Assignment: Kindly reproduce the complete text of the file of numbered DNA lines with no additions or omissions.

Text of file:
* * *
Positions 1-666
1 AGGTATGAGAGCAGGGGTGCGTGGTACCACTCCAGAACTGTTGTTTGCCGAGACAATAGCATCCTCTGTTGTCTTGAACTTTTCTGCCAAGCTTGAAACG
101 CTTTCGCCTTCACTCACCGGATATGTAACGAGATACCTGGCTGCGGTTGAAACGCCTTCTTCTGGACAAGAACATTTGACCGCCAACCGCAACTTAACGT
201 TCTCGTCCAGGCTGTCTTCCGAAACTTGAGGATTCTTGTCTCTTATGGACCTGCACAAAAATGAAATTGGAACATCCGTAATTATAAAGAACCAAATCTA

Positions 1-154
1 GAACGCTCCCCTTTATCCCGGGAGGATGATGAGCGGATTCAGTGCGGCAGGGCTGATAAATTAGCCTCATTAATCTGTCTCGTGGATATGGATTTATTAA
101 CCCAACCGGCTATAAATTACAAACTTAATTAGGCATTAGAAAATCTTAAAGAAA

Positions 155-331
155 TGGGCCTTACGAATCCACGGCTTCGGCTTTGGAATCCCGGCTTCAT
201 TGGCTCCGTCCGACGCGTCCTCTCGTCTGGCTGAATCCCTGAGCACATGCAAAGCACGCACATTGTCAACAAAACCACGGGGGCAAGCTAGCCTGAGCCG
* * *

Positions 1-666
1 AGGTATGAGAGCAGGGGTGCGTGGTACCACTCCAGAACTGTTGTTTGCCGAGACAATAGCATCCTCTGTTGTCTTGAACTTTTCTGCCAAGCTTGAAACG
101 CTTTCGCCTTCACTCACCGGATATGTAACGAGATACCTGGCTGCGGTTGAAACGCCTTCTTCTGGACAAGAACATTTGACCGCCAACCGCAACTTAACGT
201 TCTCGTCCAGGCTGTCTTCCGAAACTTGAGGATTCTTGTCTCTTATGGACCTGCACAAAAATGAAATTGGAACATCCGTAATTATAAAGAACCAAATCTA

Positions 1-154
1 GAACGCTCCCCTTTATCCCGGGAGGATGATGAGCGGATTCAGTGCGGCAGGGCTGATAAATTAGCCTCATTAATCTGTCTCGTGGATATGGATTTATTAA
101 CCCAACCGGCTATAAATTACAAACTTAATTAGGCATTAGAAAATCTTAAAGAAA

Positions 155-331
155 TGGGCCTTACGAATCCACGGCTTCGGCTTTGGAATCCCGGCTTCAT
201 TGGCTCCGTCCGACGCGTCCTCTCGTCTGGCTGAATCCCTGAGCACATGCAAAGCACGCACATTGTCAACAAAACCACGGGGGCAAGCTAGCCTGAGCCG